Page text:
As a sea of flowers take over the streets in an outstretched welcome to the spring season, it signals for an opportunity for a closet refresh AKA a good spring cleaning. While I don’t live in a cold place, I will not be swapping out my warm winter clothes for breezy spring attire like most but nevertheless, my closet would greatly benefit from an edit. I found myself adding a fair number of me made garments to my collection ever since I restarted my sewing journey last fall. Due to that, the amount of available space in my closet has grown smaller and smaller. Once I can free up some of that prime real estate, I aspire to be more intentional about the pieces that I add or continue to keep in that space (I may or may not have been inspired by The Home Edit). The concept of a capsule wardrobe or one that integrates a set number of clothing pieces that can be interchanged into a multitude of complementary combinations seems like a feasible solution to my problem.
To achieve this going forward, I believe it’s best to recognize colors that I enjoy wearing (i.e. neutrals, purples, and pinks) and incorporate it into versatile patterns in comfortable fabrics. Thus when I laid eyes upon the Papercut Estella pattern, I was immediately smitten. I thought this pattern would go perfectly with the Vivaldi Linen in Purple Ash, checking all of the boxes for my capsule wardrobe building. At first, I thought I would make the dress version but in keeping with the desire to pursue the attainment of a functional capsule wardrobe, I settled on making the crop top with a maxi skirt. In this way, these two pieces can be coordinated together for a cohesive look or worn separately to be utilized in combination with other pieces.
The Estella top can be worn in various ways. The amount of coverage can be controlled depending on which side the top is worn. For more coverage, the strap side can be worn at the back. For a more cropped look, the strap side can be worn towards the front and can be tied in many ways. Here are some of the tying options:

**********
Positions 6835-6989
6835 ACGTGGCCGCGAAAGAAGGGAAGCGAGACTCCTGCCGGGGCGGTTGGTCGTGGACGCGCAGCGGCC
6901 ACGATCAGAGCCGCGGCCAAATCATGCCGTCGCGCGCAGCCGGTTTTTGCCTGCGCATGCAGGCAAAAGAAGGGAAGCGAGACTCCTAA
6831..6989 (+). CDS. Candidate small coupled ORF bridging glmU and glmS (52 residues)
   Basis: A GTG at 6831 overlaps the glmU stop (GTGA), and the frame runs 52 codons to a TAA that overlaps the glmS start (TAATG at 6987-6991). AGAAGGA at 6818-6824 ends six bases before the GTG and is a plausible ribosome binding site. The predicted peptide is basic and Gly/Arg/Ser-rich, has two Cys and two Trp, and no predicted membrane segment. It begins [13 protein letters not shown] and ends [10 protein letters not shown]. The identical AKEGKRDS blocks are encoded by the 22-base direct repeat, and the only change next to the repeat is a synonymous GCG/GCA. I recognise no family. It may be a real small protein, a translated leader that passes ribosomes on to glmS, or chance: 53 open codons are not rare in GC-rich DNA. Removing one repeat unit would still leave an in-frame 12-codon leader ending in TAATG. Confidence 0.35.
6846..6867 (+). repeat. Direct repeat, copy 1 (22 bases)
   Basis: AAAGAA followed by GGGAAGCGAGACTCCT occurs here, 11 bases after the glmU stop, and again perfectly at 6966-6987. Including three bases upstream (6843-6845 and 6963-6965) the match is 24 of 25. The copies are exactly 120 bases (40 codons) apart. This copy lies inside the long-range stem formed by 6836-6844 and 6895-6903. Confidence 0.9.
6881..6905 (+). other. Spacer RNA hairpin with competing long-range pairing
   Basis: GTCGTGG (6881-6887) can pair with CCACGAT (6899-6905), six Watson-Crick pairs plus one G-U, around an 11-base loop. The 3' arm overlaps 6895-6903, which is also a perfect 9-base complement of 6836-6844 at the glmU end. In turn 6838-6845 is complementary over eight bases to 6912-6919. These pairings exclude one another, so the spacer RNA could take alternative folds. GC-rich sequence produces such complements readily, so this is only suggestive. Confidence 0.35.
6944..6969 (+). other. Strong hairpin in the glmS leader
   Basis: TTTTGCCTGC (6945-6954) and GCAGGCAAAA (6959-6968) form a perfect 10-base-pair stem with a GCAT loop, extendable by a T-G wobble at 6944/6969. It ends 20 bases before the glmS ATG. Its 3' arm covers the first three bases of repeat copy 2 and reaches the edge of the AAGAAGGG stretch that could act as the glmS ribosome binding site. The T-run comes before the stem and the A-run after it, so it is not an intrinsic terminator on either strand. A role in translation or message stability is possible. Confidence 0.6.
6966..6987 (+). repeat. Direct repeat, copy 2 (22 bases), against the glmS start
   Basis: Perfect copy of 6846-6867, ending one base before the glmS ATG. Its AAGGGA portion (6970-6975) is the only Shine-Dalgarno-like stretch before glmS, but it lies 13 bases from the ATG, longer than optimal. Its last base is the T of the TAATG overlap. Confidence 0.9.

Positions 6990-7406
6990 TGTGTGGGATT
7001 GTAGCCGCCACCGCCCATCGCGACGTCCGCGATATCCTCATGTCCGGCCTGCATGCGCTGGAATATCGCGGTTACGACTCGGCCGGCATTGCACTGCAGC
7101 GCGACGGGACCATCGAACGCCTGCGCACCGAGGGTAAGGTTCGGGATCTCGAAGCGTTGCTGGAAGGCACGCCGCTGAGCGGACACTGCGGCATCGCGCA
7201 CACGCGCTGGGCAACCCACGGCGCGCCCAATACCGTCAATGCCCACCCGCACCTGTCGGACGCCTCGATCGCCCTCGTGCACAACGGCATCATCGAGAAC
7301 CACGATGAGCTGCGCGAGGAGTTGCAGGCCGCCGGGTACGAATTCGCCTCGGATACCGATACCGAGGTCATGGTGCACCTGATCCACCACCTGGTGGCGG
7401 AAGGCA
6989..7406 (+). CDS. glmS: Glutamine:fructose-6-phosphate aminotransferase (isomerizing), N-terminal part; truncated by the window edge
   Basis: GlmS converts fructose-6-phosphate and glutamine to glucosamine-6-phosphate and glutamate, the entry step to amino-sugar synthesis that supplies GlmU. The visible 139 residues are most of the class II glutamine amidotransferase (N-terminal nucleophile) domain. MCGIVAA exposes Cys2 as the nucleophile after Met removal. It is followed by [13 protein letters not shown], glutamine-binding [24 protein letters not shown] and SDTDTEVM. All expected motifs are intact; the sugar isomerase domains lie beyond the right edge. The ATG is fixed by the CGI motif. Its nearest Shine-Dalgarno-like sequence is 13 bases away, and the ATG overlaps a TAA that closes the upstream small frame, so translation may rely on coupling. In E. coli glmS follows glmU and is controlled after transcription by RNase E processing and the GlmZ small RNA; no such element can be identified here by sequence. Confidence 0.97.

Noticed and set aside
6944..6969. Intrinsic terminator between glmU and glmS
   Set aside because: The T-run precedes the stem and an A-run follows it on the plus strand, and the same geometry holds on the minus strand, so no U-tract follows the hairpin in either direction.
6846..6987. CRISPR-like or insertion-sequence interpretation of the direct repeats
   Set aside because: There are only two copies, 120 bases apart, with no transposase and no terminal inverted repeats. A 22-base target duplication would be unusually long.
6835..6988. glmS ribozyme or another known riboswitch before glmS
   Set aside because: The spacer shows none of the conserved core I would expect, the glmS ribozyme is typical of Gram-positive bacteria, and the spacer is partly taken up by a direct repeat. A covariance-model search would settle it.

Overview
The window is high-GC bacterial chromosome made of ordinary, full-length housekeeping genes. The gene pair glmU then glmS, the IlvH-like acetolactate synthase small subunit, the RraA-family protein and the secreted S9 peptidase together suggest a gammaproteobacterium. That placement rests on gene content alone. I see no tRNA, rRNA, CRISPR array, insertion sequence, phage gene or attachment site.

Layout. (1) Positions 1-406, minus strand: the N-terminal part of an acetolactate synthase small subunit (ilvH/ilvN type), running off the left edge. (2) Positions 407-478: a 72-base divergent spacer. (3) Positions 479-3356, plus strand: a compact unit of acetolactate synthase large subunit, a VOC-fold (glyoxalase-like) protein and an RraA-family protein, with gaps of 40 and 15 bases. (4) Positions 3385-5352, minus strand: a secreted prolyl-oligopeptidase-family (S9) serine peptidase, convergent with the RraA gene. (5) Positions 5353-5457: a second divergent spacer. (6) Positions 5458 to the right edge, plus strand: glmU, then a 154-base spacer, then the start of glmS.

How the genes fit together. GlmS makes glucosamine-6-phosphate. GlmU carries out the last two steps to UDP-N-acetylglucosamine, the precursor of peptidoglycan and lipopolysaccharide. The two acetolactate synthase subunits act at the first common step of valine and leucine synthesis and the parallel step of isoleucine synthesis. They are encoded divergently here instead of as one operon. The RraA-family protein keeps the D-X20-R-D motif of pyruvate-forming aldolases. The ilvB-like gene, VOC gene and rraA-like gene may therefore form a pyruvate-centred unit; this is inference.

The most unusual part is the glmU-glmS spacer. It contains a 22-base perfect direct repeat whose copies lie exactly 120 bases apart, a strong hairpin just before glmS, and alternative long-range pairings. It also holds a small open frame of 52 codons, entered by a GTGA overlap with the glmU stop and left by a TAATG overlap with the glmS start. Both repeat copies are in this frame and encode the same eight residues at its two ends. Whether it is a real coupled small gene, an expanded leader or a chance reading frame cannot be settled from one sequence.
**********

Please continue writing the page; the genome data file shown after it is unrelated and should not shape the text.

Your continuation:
The construction of this two piece set is quite cleverly put together. The only note I would suggest is to ensure that when pulling the elastic around the sleeve (step 13), to very securely pin down the elastic towards about 3/4 from the end of the casing before removing the safety pin at the open side. Due to a mistake of my own making, I found myself fumbling to get the elastic back out toward the open end as the elastic did not quite catch the stitching that was supposed to hold it in place. This made me sooo thankful for my loop turner as it was skinny enough to fit through the narrow casing for easier retrieval. But really, pinning it down as a safety net in case you’re a bit clumsy like me will be a lifesaver and time saver (take it from someone who managed to repeat this slip up on the other sleeve as well).
All in all, I really enjoy the multi-functionality of the top’s straps and I’m sure there are probably more tying combinations than what I came up with, which grants the opportunity to wear one top in many different ways. When worn in conjunction with the skirt, the set looks seamless like it was made to be a dress. However, I like that by creating a two piece look, I have the freedom to style it however I want to. The skirt comes in two lengths: long and short, so if I were to add a third piece (i.e. the short skirt), I could transform the look into a casual and playful one. The options are endless. I’d highly recommend giving the Estella pattern a go and experiment with its variety of styling potential for yourself.